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Riverdale (OST) - Mad world

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Mad world

All around me are familiar faces
Worn out places, worn out faces
Bright and early for the daily races
Going nowhere, going nowhere
 
Their tears are filling up their glasses
No expression, no expression
Hide my head, I want to drown my sorrow
No tomorrow, no tomorrow.
 
And I find it kind of funny, I find it kind of sad
The dreams in which I am dying are the best I've ever had
I find it hard to tell you, I find it hard to take.
When people run in circles
It's a very very mad world, mad world.
 
Children waiting for the day, they feel good
Happy birthday, happy birthday.
Made to feel the way that every child should
Sit and listen, sit and listen.
 
Went to school and I was very nervous
No one knew me, no one knew me.
Hello teacher, tell me what's my lesson
Look right through me, look right through me.
 
And I find it kind of funny, I find it kind of sad
The dreams in which I am dying are the best I've ever had
I find it hard to tell you, I find it hard to take.
When people run in circles
It's a very very mad world, mad world, mad world, mad world.
 
  • All around me are familiar faces Worn out places, ...:

    The narrator is stuck in a dull routine, seeing the same old people and doing the same old things over and over again.

  • Bright and early for the daily races Going nowhere...:

    Each day, everyone wakes up early to get a head start in the rat race, competing for money or power, but because everyone is stuck in the system, no one really gets ahead. The imagery of a race sums up this unchanging existence, since many races occur on tracks which quite literally “go nowhere”.

  • Their tears are filling up their glasses No ...:

    Although everyone feels like the narrator, sad and unfulfilled, they hold it back so that their sadness doesn’t show. Since everyone is going through life on automatic, trying hard not to think or show how sad they are, everyone thinks everyone else is fine.

    “Filling up their glasses” is referring to drinking glasses (i.e., each person is extremely sad, and goes through their life drinking bitterness) or eyeglasses (suggesting that the tears waver in their eyes but never fall past the frames).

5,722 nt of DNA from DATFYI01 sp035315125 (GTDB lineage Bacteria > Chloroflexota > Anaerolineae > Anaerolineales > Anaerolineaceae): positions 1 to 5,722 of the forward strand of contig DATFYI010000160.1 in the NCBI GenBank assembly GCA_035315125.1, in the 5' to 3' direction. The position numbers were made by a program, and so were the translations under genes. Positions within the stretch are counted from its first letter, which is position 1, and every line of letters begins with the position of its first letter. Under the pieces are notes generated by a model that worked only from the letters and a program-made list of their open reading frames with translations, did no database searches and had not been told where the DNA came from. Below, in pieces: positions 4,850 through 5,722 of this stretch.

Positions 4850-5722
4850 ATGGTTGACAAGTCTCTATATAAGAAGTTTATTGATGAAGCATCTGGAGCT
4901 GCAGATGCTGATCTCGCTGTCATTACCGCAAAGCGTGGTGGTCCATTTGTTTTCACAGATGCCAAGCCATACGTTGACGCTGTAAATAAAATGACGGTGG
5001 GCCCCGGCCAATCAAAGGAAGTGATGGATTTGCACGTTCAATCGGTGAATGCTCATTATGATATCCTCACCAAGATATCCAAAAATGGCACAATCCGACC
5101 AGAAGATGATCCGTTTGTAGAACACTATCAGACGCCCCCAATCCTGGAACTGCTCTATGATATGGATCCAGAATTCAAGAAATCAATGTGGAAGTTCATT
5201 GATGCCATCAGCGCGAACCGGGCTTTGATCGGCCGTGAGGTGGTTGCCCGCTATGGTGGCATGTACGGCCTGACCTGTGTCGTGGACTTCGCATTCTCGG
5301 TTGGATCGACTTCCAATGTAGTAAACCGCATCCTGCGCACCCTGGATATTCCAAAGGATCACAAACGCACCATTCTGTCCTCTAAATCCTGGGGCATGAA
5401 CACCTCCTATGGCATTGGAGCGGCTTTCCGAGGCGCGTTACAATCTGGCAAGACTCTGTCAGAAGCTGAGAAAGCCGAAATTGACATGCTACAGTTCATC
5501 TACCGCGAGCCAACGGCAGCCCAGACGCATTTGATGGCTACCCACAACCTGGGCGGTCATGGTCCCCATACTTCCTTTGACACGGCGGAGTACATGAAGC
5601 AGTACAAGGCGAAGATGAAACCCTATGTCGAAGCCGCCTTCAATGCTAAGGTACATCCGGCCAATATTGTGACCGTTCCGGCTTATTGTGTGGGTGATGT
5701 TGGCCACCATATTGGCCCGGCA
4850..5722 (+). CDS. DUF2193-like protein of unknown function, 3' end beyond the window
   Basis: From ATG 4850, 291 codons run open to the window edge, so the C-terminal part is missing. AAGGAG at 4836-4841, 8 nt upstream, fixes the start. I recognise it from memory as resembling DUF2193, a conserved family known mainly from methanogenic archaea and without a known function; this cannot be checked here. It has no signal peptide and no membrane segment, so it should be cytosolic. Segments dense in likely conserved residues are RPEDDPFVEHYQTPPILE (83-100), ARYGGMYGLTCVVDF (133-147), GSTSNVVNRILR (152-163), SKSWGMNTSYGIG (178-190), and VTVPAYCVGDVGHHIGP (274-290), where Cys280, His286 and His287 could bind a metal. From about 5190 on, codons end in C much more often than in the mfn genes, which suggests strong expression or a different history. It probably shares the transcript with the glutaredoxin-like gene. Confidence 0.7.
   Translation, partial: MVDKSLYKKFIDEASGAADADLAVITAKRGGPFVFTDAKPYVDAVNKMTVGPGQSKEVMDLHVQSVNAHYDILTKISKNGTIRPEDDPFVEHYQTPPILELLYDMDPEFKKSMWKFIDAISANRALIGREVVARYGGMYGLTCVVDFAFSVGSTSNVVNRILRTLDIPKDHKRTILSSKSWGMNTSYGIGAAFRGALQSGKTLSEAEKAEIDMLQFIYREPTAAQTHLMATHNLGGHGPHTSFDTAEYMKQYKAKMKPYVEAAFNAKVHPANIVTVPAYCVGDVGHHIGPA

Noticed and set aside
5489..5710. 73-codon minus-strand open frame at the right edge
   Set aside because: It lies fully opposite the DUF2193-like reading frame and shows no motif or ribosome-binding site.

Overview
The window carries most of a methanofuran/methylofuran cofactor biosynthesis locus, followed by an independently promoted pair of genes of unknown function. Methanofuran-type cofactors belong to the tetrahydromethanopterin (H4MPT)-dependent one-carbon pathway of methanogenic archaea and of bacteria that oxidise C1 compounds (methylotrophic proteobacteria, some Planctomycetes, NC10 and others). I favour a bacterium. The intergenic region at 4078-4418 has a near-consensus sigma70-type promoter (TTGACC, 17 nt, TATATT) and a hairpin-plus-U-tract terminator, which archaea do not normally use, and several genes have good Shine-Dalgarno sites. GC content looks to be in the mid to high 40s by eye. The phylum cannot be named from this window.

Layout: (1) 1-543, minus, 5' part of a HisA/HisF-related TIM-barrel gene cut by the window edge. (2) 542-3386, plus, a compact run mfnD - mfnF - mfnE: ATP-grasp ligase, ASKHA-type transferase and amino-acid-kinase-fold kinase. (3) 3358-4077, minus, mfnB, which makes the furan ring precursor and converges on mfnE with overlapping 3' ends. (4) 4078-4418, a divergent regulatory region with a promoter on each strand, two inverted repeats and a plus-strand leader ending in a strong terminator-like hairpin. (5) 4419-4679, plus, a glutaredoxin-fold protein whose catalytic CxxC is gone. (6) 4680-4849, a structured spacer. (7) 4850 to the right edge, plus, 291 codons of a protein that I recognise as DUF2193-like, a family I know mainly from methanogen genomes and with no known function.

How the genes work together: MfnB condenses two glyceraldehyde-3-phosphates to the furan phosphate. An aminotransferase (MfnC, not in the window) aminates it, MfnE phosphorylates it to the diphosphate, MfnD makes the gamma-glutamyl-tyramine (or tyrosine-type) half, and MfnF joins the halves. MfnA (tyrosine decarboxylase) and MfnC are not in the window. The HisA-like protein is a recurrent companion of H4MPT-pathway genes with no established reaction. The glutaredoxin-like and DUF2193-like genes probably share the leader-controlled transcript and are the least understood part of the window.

• Hide my head, I want to drown my sorrow No ...:

    The narrator wants to put his head down and pretend that there’s “no tomorrow”, since each day is the same as the last. Thinking about how the unfulfilling cycle will continue is too much to bear, and makes him want to drink until he forgets.

  • And I find it kind of funny, I find it kind of sad:

    The narrator repeats “kind of” twice, which emphasizes that even these feelings barely register. The difference between “funny” and “sad” then is not black and white but gray and gray.

  • The dreams in which I am dying are the best ...:

    The narrator finds peace when he dreams of dying, as doing so brings an end to the monotony of his everyday life. Although the narrator may not be suicidal, his unfulfilling, status-quo life is “hard to take”, and he doesn’t see much to live for, either.

    This feeling is hard to share with others, because it’s private, and a bit messed-up, and it seems like most people go about their daily routines without criticizing or questioning it.

  • When people run in circles It's a very very ...:

    People are stuck in routine and don’t go anywhere eventually. He thinks this way of thinking and acting is completely foolish.

  • Children waiting for the day, they feel good Happy...:

    Instead of feeling cherished and alive every day of the year, children spend the year looking forward to the one day they get to feel special- their birthday.

  • Made to feel the way that every child should Sit ...:

    The rest of the year, children are taught to be seen and not heard, following the instructions of those around them and never thinking for themselves, so that they can grow up to fulfill the status quo.

  • Went to school and I was very nervous No one knew ...:

    The Narrator was just like these children he describes. No one understood him and he faded into the background.

  • Hello teacher, tell me what's my lesson Look ...:

    Attending school is just as mundane as adult life- all the children are taught the same lessons, regardless of skill level or interest, and the teacher looks right through the narrator because he’s just one of many interchangeable children, a number instead of an individual.

    “Tell me what’s my lesson” can also be asked sarcastically, as the narrator can be critiquing the teacher and the school system for not actually teaching children anything useful.

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Submitted by TopazTopaz on Wed, 28/03/2018 - 12:29
Last edited by PääsukePääsuke on Wed, 27/03/2019 - 21:37

 

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